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Quantitative Analysis Of Competitive Effects For AntitrustPowerPoint Presentation

Quantitative Analysis Of Competitive Effects For Antitrust

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Quantitative Analysis Of Competitive Effects For Antitrust. Day 1. Luke Froeb Owen Graduate School of Management Vanderbilt University April, 2003. Case Studies Showing How Modeling is Used in Antitrust. WorldCom-Sprint Consumer Branded Product Carnival-Princess.

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### Quantitative Analysis Of Competitive EffectsFor Antitrust

### Case Studies Showing How Modeling is Used in Antitrust

### Differentiated Products Merger

Day 1

Luke Froeb

Owen Graduate School of Management

Vanderbilt University

April, 2003

WorldCom-Sprint

Consumer Branded Product

Carnival-Princess

WorldCom-Sprint Merger:Background

- Merger scrutinized by
- U.S. Department of Justice
- Federal Communications Commission
- Interested third parties like Bell Atlantic

- Overlap in residential long distance service
- Regulatory restrictions keeping local phone companies out of market were soon to fall

WorldCom-Sprint Merger:Methodology

- Estimate consumer choice model (demand)
- Estimate/Calibrate Firm Model (supply)
- Simulate “ownership” effect of merger

WorldCom-Sprint Merger:Simulated Merger Effects

- Demand estimation from bill “harvesting”
- Inelastic demand
- Predicted price increases for merging firms
WorldCom: 5.4% Sprint: 8.9%

- Calibration from WorldCom’s margin
- Small margins imply more elastic demand
- Predicted price increases for merging firms
WorldCom: 2.2% Sprint: 5.1%

WorldCom-Sprint Merger:Mergers in a Post-Entry World

- Does entry occur in response to merger?
- Entry by incumbent local exchange carriers (“Baby Bells”)
- State-level “experiments” show 25% share of long distance
- What is merger effect in post-entry world?

- Baby Bell entry cuts the industry average price effect in half

Branded ConsumerGoods Merger

- This is a real case that must be kept confidential, so numbers are disguised
- Entrant gained 25% share in two years
- Proposed to purchase rival brand
- Only 3 brands in “high end” segment
- Aggregate segment elasticity 1.5

Branded Consumer Goods Merger:Brand Elasticity, Prices, Shares

Branded Consumer Goods Merger: Findings

- Estimated demand implies brands are fairly good substitutes for one another
- Predicted industry price increase of 4%
- Merging brand price increases of 5% and 8%
- 12% and 18% marginal cost reductions required to offset price increases

Is Merger Prediction Consistent with Entry Experience?

- Incumbent brands did not reduce price in response to entry with a 25% share
- Implies entrant is bad substitute

- Yet, we get a significant price increase following merger
- Implies entrant is good substitute

- Is post-merger price increase consistent with no incumbent entry response?

How to Answer Question

- Calibrate model to observed data
- “Undo” entry by raising price of recent entrant until zero quantity
- Compare price changes of remaining (incumbent) brands
- Entry effects are reverse of “undoing” entry effects

Consumer Goods Merger:Entry Model

- Prices of incumbent brands barely change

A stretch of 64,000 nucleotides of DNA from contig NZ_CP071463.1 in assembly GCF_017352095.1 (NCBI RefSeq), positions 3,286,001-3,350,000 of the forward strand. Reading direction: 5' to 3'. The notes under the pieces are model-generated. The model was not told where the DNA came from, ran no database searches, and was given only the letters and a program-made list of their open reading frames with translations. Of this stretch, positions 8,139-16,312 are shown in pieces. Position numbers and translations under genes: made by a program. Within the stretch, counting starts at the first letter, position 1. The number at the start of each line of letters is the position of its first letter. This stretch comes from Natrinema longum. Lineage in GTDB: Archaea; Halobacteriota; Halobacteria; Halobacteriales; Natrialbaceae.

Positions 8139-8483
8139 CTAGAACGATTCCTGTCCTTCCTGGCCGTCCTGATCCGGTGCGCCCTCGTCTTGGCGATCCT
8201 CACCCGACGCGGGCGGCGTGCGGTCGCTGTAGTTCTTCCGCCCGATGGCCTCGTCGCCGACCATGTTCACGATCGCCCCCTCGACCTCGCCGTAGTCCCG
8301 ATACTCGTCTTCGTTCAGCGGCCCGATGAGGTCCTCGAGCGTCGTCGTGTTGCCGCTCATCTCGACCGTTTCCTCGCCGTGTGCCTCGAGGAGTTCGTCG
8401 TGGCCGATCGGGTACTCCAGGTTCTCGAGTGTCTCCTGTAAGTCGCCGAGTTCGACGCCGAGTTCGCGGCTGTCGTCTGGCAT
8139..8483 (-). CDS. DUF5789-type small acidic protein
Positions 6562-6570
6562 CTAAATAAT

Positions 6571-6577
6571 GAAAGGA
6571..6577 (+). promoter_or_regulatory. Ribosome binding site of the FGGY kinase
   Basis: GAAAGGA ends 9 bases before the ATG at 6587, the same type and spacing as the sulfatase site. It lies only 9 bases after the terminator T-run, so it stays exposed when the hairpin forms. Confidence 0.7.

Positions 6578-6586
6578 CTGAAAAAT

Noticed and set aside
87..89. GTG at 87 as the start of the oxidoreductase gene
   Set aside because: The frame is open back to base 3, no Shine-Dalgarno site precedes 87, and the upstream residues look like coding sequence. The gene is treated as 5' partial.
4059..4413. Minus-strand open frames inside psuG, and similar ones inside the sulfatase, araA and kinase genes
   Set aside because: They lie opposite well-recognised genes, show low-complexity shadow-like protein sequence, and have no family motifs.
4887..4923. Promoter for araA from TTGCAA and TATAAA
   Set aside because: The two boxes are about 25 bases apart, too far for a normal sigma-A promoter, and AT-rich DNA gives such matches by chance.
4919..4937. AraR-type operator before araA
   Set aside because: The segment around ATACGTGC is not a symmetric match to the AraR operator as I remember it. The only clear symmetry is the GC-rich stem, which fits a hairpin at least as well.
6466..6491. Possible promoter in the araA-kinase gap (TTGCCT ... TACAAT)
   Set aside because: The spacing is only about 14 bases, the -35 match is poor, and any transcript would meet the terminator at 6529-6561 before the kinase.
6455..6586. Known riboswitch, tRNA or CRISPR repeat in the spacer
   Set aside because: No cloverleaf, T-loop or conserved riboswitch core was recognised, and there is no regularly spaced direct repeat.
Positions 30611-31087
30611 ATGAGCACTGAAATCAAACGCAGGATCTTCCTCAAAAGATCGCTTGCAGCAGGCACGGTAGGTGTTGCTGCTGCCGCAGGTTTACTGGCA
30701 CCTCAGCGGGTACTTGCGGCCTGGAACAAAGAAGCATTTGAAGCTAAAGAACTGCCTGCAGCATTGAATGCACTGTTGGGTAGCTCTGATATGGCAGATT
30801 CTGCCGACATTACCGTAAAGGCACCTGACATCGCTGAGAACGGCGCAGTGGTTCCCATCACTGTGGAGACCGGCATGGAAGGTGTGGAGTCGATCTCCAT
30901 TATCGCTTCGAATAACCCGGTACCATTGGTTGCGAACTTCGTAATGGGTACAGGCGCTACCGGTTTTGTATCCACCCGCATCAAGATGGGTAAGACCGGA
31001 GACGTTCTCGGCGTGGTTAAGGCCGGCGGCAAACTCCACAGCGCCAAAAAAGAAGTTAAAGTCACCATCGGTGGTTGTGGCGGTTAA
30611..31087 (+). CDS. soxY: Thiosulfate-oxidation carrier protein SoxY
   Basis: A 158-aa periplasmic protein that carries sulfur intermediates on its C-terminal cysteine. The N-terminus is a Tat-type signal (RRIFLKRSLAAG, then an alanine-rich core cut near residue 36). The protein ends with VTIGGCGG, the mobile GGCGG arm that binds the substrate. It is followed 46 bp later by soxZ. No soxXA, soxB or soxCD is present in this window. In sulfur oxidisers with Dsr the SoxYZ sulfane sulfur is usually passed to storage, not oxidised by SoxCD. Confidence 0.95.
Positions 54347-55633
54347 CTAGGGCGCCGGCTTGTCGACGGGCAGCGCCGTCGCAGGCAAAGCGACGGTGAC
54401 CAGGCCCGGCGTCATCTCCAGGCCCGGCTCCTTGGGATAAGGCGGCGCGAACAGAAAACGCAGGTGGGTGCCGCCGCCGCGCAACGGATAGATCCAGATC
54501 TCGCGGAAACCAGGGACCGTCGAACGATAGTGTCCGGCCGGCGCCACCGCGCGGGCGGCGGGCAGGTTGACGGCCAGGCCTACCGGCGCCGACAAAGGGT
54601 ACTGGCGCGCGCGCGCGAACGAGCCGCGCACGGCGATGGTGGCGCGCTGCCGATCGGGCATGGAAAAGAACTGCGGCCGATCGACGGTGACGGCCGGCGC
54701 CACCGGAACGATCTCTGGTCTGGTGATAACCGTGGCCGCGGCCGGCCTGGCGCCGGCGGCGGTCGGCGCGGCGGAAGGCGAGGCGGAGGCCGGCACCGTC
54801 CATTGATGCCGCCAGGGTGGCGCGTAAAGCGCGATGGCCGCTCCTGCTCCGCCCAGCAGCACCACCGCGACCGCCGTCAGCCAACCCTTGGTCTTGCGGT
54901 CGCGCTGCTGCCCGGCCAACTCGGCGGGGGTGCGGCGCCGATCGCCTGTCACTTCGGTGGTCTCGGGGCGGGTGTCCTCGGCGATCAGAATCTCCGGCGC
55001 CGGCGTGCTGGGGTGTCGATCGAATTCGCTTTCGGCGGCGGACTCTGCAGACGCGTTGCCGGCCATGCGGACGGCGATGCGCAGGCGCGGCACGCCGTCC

- Quantity drops significantly
- Entrants steal quantity, but do not affect price
- In general, other firms do not much affect price

Consumer Goods Merger:How Can We Test this Prediction?

- Where did entrant’s quantity come from?
- 65% from “outside” option
- Includes lower priced brands

- 35% from incumbent brands

- 65% from “outside” option
- Is this consistent with entry data?
- If not, may want to modify model

2002 Cruise Line Merger:Introduction

- Carnival (largest) and Royal Caribbean (second-largest) each bid for Princess (third-largest)
- Capacity constraints and “perishable” service
- big fixed costs, small marginal costs

- Key strategy is “revenue management”
- Price to match uncertain demand to available capacity, i.e. to “fill the ships”

Merger of Parking Lot Operators

- Central Parking acquired Allright
- Two largest parking lot operators in US
- Pricing: “Is lot full by 9am?”
- If “no,” then reduce price
- If “yes,” then raise price

- This profit calculus unchanged by merger
- No merger effect if lots are full
- But Justice Department opposed merger
- Asked for 74 lot divestitures in 18 cities

Cruise Lines vs. Parking Lots

- Similar strategies: filling ships vs. filling lots
- There is no uncertainty about parking demand, but does that make a difference?
- Theories considered by FTC
- Fill-the-ship pricing is unaffected by merger
- No quantity effect, but low-elasticity consumers pay more

- Were theories correct? Magnitude of effects?

Conclusions Based on Formal Model of Revenue Management

- Two merger effects
- Ownership effect raises price
- Information-sharing effect raises or lowers price
But always increases quantity

- Both effects small and disappear as uncertainty decreases
- Confirms basic intuition from parking lot merger, i.e. firms price to fill the ships, and this profit calculus is unchanged by merger

Geographic Differentiation Retail Sector is Consolidating

- In US, Wal-Mart, K-Mart, Target, Costco, and Sears account for 60 percent of general-merchandise sales
- General-merchandise is 15 % of all retail sales

- Productivity advantage over smaller retailers
- Economies of scale
- Economies of purchasing
- Economies of distribution

Retail Consolidation Also in Europe

- In EU, top 10 grocery stores forecast to increase share to 50-60%
- In 2002, top 10 had 38%

- Wal-Mart entering Europe